The potential of mobile phones as a means of mobilising citizens seems to be the topic of the moment. As so often happens in the development world, a new idea is attracting a lot of interest, praise and funds. But is this attention justified by the evidence – have the early efforts to use mobile phones delivered?
A recent book, SMS Uprising, (published by Fahamu Books and Pambazuka Press with support from Hivos), documents several such programmes from different parts of Africa. The book describes itself as taking a “try this in your campaign” approach, encouraging others to adopt the same tools. So they must be confident in what they’re promoting.
But the overall impression I took from reading their examples was pretty underwhelming. A few hundred SMS messages seems to be a pretty typical response to a major campaign, which is less than convincing. Hardly an “Uprising”. And the authors repeatedly emphasise that mobile phones are best seen as just one component of a multi-faceted campaign. As Firoze Manji of Fahamu in Kenya puts it,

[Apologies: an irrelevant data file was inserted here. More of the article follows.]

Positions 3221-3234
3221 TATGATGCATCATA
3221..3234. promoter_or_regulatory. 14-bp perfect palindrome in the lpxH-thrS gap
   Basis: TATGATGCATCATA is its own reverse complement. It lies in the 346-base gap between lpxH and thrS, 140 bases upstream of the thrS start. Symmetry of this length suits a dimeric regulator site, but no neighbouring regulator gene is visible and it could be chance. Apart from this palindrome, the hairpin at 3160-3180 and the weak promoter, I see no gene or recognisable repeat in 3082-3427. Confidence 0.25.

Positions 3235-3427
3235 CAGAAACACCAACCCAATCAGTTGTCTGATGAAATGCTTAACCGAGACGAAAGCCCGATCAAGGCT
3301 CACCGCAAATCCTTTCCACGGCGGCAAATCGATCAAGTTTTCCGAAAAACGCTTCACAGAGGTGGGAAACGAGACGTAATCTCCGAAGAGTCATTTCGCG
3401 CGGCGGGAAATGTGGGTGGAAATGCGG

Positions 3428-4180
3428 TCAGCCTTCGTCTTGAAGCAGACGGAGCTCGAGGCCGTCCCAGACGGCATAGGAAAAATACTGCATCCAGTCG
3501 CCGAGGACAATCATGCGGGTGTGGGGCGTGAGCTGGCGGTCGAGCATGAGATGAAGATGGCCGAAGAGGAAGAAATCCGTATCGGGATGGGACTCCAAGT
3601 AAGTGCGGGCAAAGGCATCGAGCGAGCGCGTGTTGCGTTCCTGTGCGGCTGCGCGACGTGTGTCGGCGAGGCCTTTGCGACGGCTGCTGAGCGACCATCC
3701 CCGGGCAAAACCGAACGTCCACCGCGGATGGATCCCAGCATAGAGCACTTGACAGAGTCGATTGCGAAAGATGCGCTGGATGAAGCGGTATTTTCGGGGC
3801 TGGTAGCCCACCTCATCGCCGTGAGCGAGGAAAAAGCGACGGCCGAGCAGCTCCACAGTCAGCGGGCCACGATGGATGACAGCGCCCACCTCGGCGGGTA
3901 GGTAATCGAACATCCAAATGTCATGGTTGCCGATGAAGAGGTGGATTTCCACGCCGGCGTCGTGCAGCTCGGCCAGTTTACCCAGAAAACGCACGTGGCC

“the point is to be strategic, and recognise that tools only complement, and do not substitute for, human interaction.”
Two examples in the book stand out for being more positive – Kubatana in Zimbabwe and Ushahidi in Kenya. These are both pretty inspiring examples of what can be achieved with innovative use of mobile phone technology. The potential is clearly there, ready to be exploited, but it isn’t fulfilled as easily as some advocates seem to suggest.
The book deserves credit for its honesty and open admission of the limitations of mobile phones in advocacy – which is more than can be said for some advocates of the technology. And if it encourages others to think carefully about when, where and how the unquestionable potential of mobile phones can be most effectively realised, so much the better.
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Originally posted on Daraja’s blog, at http://blog.daraja.org/2010/03/underwhelming-sms-uprising.html